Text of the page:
5 students stand in front of a rainbow backdrop holding rainbow accessories at Pride Prom 2018.

Story by Awa Badiane ’21

To honor the 1969 Stonewall uprising, the month of June is now designated as Pride Month, a chance to acknowledge and celebrate the impact lesbian, gay, bisexual, transgender, and queer individuals have had on history.

As we celebrate the efforts made by queer individuals on a global scale, we want to recognize the steps toward inclusion and awareness made by Lawrence students, faculty and staff right here on campus. Here are eight ways we show our Pride all year long.

1. Colores 

Colores is a student organization that was originally created to be a space for empowerment for LGBTQIA+ students of color. It has since expanded to incorporate any LGBTQIA+ students on campus and to help educate the wider community on LGBTQIA+ intersectionality. Colores hosts weekly meetings and special events throughout the academic year. Find out how to get involved with Colores here.

2. Pride Prom 

As a way to celebrate our differences and to educate the wider campus on queer history, the student group Colores hosts an annual Pride Prom. Along with the music and food you might find at a traditional high school prom, Pride Prom includes information about queer history and rainbow decor. Organizers feature images, films, articles, and more on queer history throughout the venue. Most importantly, Pride Prom is a chance for members of the LGBTQIA+ community to gather, have fun, celebrate their identities, and feel connected on campus. Pride Prom is open to the entire campus, as well as the Appleton community, and serves as a great opportunity to learn about queer history and to boogie down.

3. LGBTQIA+ Alliance House 

Starting this fall, Lawrence University will have a LGBTQIA+ Alliance house. This house will act as a safe space for queer individuals and allies. As a house, they plan to do lots of community outreach, including a clothing exchange, throughout the Lawrence and Appleton communities to spread awareness and acceptance for queer identities.

Three students posing for a photo wearing graduation caps and gowns. One student is wearing a lavender stole.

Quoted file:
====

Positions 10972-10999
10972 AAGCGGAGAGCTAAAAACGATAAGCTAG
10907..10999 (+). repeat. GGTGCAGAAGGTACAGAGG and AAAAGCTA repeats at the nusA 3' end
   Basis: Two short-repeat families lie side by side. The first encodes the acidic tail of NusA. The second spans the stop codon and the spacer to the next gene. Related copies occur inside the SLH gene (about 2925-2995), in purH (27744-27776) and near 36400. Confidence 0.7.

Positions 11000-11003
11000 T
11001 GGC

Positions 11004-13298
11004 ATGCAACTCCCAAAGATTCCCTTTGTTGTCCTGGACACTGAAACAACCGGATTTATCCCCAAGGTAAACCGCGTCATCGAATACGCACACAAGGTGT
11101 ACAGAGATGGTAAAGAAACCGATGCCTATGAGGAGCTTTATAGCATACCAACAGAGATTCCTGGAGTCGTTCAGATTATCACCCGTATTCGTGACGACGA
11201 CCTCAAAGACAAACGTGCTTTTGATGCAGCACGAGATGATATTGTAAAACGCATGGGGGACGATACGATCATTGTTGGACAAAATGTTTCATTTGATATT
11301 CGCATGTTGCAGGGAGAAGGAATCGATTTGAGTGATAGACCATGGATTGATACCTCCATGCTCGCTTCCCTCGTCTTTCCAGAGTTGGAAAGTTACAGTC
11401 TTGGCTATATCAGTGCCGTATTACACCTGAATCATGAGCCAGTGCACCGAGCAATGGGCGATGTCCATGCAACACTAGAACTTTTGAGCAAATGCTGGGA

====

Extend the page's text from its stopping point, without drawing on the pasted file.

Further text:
Participating queer-identifying students are presented with Pride stoles at the Lavender Ceremony before Commencement.

4. Lavender Ceremony 

To say goodbye and congratulate graduating seniors, Student Life and the Diversity and Intercultural Center co-host an annual Lavender Ceremony. This is a celebration for queer-identifying students as they prepare to graduate from Lawrence. There are speeches on behalf of the seniors and a dinner for the seniors and their guests. The students being honored also are presented with a lavender stole to wear at Commencement.

5. Pride Alumni Network 

There is a newly formed alumni group coming to Lawrence, the Lawrence University Pride Alumni Network. A reception was held during Reunion Weekend to get the conversation started. Look for more details to be released in late summer or early fall.

6. Pride Resource Group

The Faculty/Staff Pride Resource Group is a network for Lawrence faculty and staff who identify as LGBTQIA+ or have family who identify as such. This group offers a sense of community for the faculty and provides an avenue for updates on available resources. Learn how to get involved with the Pride Resource Group here.

7. Queer Thanksgiving

Before we all head home for winter break, the Diversity and Intercultural Center hosts an annual potluck, called Queer Thanksgiving. The annual event is held in the Diversity and Intercultural Center and is open to the Appleton community. It is a way for queer individuals to come together and celebrate over some delicious food.

8. Gender-inclusive bathrooms

Lawrence is expanding the number of gender-neutral restrooms available on campus over the next academic year, after more than 80% of Lawrence students expressed interest in gender-neutral restrooms on a recent LUCC survey. The expansion will increase the number of gender-neutral facilities available to community members, including those who identify as transgender, transgender non-binary, and non-binary.

Awa Badiane ’21 is a student writer in the Communications office.